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In this course, author Bobby Owsinski reveals industry tips, tricks, and techniques for producing professionally mixed audio on any digital audio workstation. He offers recommendations for setting up an optimal listening environment, highlights the most efficient ways to set up and balance a mix, and shows how to build a powerful sound with compression. The course also explains how to master the intricacies of EQ; incorporate reverb, delay, and modulation effects; and generate the final mix.
If there is one instrument that greatly benefits from compression, it's the human voice. Most singers are unable to sing every word or line at the same level, so some words get buried as a result. Compression evens out the level differences so you can better hear every word. In this movie, I will show you how to set up the compressor to do just that. The first thing we're going to do is listen to the vocal just by itself, so we're going to solo it. (music playing) Now let's listen with the track.
(music playing) A couple of things. The first is that this track was already compressed when it was recorded, so it's fairly leveled already. Although towards the end of the turnaround in "never like this before," we start to lose some of the words there.
Another thing is you can hear a lot of sibilance, and that's an excessive amount of S's and that's because of the way it was compressed originally, but we'll talk about that in another movie and how to get rid of it. So what we're going to do is we're going to insert, once again, our generic compressor. Let's solo the vocal track, and let's set it up. Again, what we'll do is we'll take the attack and we'll set it all the way as long as it will go and we'll bring that back until we just about get rid of the transient. As soon as we hear the lead vocal begin to dull and the S's go away, then we know we've gone too far.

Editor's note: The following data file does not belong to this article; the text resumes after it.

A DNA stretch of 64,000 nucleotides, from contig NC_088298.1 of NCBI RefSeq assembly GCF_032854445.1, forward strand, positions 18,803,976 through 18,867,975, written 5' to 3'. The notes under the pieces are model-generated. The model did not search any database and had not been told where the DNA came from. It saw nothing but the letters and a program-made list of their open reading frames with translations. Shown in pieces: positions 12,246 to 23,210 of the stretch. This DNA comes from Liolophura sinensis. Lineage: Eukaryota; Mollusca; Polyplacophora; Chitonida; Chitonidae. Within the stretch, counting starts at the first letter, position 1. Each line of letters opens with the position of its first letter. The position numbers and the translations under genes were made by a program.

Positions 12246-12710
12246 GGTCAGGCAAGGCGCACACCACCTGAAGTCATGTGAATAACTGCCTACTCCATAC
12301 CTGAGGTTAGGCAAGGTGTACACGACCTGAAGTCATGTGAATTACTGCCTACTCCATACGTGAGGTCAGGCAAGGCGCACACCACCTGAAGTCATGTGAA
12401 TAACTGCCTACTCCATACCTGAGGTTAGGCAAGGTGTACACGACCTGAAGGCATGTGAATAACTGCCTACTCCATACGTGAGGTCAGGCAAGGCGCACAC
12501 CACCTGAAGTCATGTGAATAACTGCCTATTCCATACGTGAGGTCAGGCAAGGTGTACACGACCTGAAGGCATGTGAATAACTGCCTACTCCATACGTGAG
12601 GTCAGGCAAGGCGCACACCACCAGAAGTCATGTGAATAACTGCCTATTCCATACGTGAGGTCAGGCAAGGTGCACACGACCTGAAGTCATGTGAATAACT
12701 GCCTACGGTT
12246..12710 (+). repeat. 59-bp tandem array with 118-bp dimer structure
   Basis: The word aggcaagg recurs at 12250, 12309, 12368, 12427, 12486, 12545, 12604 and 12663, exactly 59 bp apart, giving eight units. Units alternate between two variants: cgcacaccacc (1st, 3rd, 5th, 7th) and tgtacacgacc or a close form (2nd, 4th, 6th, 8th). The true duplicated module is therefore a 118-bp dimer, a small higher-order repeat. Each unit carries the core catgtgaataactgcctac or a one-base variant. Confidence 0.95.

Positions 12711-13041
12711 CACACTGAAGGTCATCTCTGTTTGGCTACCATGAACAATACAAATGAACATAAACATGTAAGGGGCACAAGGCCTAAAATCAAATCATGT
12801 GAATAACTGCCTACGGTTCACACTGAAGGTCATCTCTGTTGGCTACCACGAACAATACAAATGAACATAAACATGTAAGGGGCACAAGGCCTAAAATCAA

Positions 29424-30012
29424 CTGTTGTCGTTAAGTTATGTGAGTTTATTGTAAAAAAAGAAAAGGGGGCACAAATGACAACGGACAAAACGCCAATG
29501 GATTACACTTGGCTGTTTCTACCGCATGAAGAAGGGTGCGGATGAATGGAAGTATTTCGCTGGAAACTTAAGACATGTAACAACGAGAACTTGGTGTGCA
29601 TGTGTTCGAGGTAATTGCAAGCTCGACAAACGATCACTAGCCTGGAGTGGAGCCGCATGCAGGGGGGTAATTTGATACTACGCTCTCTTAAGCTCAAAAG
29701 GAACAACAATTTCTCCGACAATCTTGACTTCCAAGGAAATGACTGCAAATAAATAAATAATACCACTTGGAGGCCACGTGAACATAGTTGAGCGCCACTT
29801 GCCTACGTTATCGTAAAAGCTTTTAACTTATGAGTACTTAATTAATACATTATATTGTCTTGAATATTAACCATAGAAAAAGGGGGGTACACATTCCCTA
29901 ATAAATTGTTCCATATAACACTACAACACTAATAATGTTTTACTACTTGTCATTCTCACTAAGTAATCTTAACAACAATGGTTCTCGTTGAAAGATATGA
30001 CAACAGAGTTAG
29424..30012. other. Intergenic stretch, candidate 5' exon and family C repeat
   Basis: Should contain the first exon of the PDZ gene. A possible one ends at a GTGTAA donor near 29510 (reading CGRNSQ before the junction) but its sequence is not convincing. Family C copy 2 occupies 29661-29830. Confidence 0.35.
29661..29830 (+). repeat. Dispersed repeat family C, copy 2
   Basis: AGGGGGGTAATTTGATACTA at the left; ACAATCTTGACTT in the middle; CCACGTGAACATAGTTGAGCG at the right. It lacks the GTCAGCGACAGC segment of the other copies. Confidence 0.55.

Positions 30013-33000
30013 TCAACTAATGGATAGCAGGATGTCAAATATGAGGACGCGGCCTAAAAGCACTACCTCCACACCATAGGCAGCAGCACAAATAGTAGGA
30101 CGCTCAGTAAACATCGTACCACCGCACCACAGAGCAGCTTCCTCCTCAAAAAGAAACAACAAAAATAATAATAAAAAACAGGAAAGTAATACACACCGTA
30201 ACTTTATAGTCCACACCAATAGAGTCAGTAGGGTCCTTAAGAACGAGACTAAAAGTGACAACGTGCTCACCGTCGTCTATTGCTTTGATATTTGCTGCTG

Let's listen to this. (music playing) So you can hear, that's too much already, because we're not hearing any S's. (music playing) We're just hearing the very, very, very tip of it. Let's bring it back. (music playing) That sounds pretty good right there.
Now let's set the amount of compression. Once again what we're trying to do is even out the peaks so we hear all the words pretty much evenly. (music playing) The next thing we want to do is when we use the compressor, we attenuated the vocal a little bit, so we lost some of the levels.
So now we're going to use the Gain control and Bypass control to make sure we get that level back. (music playing) That's about right there. (music playing) Now let's listen in the track. (music playing) So now you can hear those words as we get towards the end of the verse on the turnaround.
You can hear them a little more clearly. Probably what we'll have to do is ride that vocal a little bit, and that's not uncommon, to either automate it or just ride it with fader a little bit because the compressor can't get everything out, but it can get a lot of it, and that's what we're trying to do. We're trying to make it sound fairly good, in your face, and even, and then the rest we do with fader automation and riding the faders a little bit. So to sum it up, we use compression on a vocal because it evens out the level of differences so you can better hear every word. Start with the attack and release set so it breathes with the track, then adjust Threshold and Ratio controls for the right amount of compression.
Remember that too much compression can cause sibilance and make the vocal sound unnatural.
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